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Comments to the U.S. House Committee on Financial Services Concerning the Investment Adviser Regulatory Flexibility Improvement Act

July 10, 2018

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The Honorable Jeb Hensarling
U.S. House Committee on Financial Services
Washington, D.C. 20515

The Honorable Maxine Waters
Ranking Member
U.S. House Committee on Financial Services
Washington, D.C. 20515

Re: Investment Adviser Regulatory Flexibility Improvement Act


Dear Chairman Hensarling, Ranking Member Waters, and Members of the Committee:

The Investment Adviser Association (IAA)[1] is writing to express its strong support for the Investment Adviser Regulatory Flexibility Improvement Act, a bill scheduled for Committee mark-up on July 11.

As discussed below, this legislation would ensure that the SEC gives appropriate consideration in its rulemakings to the regulatory burdens faced by small investment advisers as contemplated under the Regulatory Flexibility Act.[2] Unfortunately, the Regulatory Flexibility Act is effectively rendered inapplicable to advisers due to the SEC’s overly narrow definition of “small entities” for purposes of the Act.

The SEC currently considers small advisers to include only investment advisory firms with less than $25 million in assets under management (AUM).[3]  However, given that the basic threshold for SEC registration is $100 million AUM, relatively few SEC-registered advisers are deemed to be “small” for purposes of the Regulatory Flexibility Act – even though more than 7,000 registered advisory firms (as of April 2018) employ 10 or fewer non-clerical employees.[4]

We believe that the SEC should conduct its economic analysis of the impact of regulations on a more realistic universe of smaller advisers and better tailor both regulations and guidance to these firms.  Small advisers have been significantly burdened by the cumulative impact of regulations that effectively require substantial investments in infrastructure, technology, personnel, and systems relating to documentation, monitoring, operations, custody, reporting, cybersecurity, and many other areas.

The Investment Adviser Regulatory Flexibility Improvement Act would require the SEC to develop an alternative method under which investment advisers are classified as small entities for purposes of the Regulatory Flexibility Act.  It specifically requires that the alternative include consideration of the number of non-clerical employees of firms, a useful measure given that the data is readily available in Form ADV and often used in other contexts to define the relative size of companies.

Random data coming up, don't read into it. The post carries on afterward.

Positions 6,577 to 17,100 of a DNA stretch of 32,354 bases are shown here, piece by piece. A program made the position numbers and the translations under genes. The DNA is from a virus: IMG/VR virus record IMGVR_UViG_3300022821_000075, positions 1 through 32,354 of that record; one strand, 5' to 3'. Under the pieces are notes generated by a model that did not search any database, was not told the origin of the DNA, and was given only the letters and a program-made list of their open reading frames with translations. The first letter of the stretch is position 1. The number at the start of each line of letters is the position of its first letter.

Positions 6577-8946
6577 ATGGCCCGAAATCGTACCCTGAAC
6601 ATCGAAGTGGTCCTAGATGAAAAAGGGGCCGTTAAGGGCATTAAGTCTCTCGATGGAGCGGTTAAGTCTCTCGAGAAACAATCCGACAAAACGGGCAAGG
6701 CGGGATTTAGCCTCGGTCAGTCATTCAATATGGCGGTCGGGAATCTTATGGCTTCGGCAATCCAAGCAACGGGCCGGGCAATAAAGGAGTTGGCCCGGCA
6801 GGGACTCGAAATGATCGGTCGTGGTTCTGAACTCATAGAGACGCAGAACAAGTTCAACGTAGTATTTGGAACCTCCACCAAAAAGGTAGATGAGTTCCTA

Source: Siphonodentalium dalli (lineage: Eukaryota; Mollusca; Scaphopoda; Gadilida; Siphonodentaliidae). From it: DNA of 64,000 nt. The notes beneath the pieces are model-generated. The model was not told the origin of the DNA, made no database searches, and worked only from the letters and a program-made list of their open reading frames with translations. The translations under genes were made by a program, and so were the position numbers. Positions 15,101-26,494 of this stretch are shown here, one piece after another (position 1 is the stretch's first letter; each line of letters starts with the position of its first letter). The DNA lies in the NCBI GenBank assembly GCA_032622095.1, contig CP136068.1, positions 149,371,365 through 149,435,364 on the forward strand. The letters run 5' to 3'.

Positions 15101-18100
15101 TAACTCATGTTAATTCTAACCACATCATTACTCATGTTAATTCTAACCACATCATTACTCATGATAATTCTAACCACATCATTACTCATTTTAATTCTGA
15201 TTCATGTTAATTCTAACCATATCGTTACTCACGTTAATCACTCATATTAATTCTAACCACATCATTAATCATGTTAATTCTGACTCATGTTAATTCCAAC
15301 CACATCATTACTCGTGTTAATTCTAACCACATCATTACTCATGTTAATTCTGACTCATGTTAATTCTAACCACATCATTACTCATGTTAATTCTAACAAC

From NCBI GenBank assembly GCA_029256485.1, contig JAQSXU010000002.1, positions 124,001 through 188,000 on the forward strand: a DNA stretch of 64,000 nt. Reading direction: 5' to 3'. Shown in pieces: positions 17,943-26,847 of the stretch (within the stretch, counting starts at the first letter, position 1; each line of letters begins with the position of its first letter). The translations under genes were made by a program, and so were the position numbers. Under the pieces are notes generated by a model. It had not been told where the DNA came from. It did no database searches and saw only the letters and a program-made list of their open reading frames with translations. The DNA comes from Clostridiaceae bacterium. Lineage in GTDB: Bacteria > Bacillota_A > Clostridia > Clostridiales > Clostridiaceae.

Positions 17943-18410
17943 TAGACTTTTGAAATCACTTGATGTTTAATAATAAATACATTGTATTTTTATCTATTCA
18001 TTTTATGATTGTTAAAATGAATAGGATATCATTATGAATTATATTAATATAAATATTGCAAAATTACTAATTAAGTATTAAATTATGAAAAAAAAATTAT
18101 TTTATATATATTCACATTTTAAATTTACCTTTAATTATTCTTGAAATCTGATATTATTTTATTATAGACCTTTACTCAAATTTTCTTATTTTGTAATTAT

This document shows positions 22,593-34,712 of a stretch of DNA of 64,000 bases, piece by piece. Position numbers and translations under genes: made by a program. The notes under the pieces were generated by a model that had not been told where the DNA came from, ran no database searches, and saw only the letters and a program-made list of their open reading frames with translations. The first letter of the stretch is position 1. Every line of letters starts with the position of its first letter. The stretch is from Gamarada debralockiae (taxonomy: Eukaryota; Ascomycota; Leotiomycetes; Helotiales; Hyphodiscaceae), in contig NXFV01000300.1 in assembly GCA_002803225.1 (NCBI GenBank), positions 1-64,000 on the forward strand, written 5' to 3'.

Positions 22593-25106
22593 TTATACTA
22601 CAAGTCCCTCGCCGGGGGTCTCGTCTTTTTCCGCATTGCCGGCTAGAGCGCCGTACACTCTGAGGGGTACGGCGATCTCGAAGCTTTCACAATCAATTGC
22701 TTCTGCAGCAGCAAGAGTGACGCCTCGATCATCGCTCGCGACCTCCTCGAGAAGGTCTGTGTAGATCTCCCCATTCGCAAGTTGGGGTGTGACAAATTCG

The Act would not limit the SEC’s rulemaking authority or mandate any specific rules. However, the SEC would have to better assess the impact of its regulations on firms that are truly small businesses and give greater consideration to appropriate alternatives that would minimize unnecessary burdens on these firms.

The IAA looks forward to continuing to work with the Financial Services Committee and appreciates your consideration of our views.


Karen L. Barr
President and Chief Executive Officer


[1]  The IAA represents 650 SEC-registered investment advisory firms that in aggregate manage nearly $20 trillion in assets for investors. Our members reflect the broader advisory industry and range from many of the world’s largest asset managers to the small and medium-sized firms that reflect the core of the asset management industry.  Collectively, our members manage assets for a wide variety of individual and institutional clients, including pension plans, trusts, mutual funds, private funds, endowments, foundations, and corporations.  For more information about the IAA, please visit

[2]  The Regulatory Flexibility Act requires all federal agencies to analyze the economic impact of regulations when there is likely to be a significant economic impact on a substantial number of small entities, and to consider regulatory alternatives that will achieve the agency’s goal while minimizing the burden on small entities.

[3]  Under SEC rules, for the purposes of the Investment Advisers Act of 1940 and the Regulatory Flexibility Act, an investment adviser generally is a small entity if it: (1) has assets under management having a total value of less than $25 million; (2) did not have total assets of $5 million or more on the last day of the most recent fiscal year; and (3) does not control, is not controlled by, and is not under common control with another investment adviser that has assets under management of $25 million or more, or any person (other than a natural person) that had total assets of $5 million or more on the last day of its most recent fiscal year.  Rule 0-7(a) under the Investment Advisers Act.

[4]  Each year, the IAA compiles statistics on the advisory profession based on Form ADV filings and publishes a report called Evolution Revolution ( Our 2017 report covered 12,172 SEC-registered advisers that collectively manage nearly $70.7 trillion in regulatory assets under management (RAUM) for 35.6 million clients. The vast majority of investment advisers are small, independent businesses unaffiliated with other financial service providers.  In fact, 56.8% of all investment advisers reported having 10 or fewer non-clerical employees.

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